How mental health shifts as we age – and what you can do about it

Life is about change. How we adapt to change reflects how well we live, especially as we age.

Resilience is essential for—and a sign of—healthy aging. Yet, the neurochemical, physical, and social changes that occur as we grow old decrease our resilience. This increases our risk for depression.

Have you noticed, for example, that you don't hear or taste food the way you once did? Is your sense of touch different? The senses that deliver data from the outside world weaken with age. With bad data coming in, it's hard to adjust. You grow less resilient.

Situations that feel mildly upsetting when we're 40—a drop in the stock market, divorce, moving to a new home—can feel catastrophic when we're 80. Such a high state of arousal increases the risk for cardiac disease and other potentially life-threatening conditions.

Depression as we age: understanding our biology

Changing biology—mortality, infirmities, and loss of function—dampens resilience too. Declining folate levels can cause fatigue, while arthritis and other inflammatory conditions can make moving painful. Since exercise is a natural anti-depressant, it follows that people who remain sedentary get depressed. Production of testosterone and estrogen, the hormones that give us vim and vigor, also wanes. The slight cognitive diminutions that come with age compound these changes, making us less nimble at managing stress and the vicissitudes of everyday life.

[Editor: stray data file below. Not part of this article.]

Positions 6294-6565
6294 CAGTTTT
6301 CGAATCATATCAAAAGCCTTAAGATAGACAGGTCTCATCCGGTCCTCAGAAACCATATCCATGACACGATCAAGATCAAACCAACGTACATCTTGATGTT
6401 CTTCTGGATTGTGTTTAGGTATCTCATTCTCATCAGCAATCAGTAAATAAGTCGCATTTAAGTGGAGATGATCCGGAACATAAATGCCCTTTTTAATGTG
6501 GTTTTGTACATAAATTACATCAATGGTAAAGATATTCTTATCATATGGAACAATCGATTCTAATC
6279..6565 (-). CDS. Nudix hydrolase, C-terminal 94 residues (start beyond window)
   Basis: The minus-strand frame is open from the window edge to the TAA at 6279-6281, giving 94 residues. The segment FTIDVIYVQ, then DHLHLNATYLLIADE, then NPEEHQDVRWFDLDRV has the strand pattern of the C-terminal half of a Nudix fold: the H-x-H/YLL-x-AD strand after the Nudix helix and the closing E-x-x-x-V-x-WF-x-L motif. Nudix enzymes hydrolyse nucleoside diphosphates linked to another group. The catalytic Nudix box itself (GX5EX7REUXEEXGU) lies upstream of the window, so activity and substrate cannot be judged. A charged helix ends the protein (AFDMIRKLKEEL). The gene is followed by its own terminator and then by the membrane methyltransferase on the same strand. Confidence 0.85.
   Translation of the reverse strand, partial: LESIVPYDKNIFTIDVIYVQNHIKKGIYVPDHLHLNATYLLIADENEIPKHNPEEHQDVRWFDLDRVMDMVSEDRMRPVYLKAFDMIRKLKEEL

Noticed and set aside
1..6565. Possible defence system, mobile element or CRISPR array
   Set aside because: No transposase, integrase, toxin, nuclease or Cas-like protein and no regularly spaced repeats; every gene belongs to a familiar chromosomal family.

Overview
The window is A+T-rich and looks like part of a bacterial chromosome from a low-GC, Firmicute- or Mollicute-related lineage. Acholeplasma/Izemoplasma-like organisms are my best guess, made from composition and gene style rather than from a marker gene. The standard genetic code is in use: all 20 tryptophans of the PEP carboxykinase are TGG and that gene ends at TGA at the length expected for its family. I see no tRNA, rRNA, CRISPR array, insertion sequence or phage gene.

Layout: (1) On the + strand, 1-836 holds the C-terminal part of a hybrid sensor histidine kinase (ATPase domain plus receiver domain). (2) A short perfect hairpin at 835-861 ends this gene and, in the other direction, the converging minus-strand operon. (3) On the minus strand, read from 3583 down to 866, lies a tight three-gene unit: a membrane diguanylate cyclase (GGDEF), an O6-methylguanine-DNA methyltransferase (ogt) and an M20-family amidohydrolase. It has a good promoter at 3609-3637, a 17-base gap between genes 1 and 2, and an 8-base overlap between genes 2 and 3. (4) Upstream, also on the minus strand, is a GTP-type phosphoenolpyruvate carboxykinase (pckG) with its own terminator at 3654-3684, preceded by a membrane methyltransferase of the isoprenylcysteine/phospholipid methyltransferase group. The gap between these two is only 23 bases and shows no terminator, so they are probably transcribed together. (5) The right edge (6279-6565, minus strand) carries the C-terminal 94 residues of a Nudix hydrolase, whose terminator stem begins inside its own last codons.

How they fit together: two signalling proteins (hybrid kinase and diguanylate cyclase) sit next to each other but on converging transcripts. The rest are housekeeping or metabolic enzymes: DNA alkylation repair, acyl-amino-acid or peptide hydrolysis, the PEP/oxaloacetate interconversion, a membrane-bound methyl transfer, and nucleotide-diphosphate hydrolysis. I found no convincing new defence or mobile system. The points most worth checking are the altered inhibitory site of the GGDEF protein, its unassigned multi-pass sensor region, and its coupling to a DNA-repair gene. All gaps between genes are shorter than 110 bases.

This may explain why people commonly stop caring for themselves as they age. They don't eat or sleep well, and their normal life rhythms change. Friends move away, some die, and abandonment issues rise. They start to feel like they're living in isolation, and many are. An already introverted person may isolate even more. Someone whose spouse dies after 60 years of marriage, and who has no community connection, may feel like life has shattered.

4 ways to fight depression and find resilience as we age :

Many forces push us toward depression as we age. Yet, there are many protective factors:

  • Participate in meaningful, daily activity. This is the key to longevity and mental health. Having a reason to get up in the morning, either because you have to be somewhere or just need to clean your house, is important.

  • Connect with friends beyond your nuclear family, or get involved in a spiritual community or something larger than yourself. These are all protectors against age-related depression.

  • Find hobbies that you enjoy, like building or repairing things. These are also good for mental health and longevity, particularly after you retire. People who retire to something do very well, whereas people who retire from something to nothing do very poorly.

  • Exercise. Getting your body moving everyday helps too.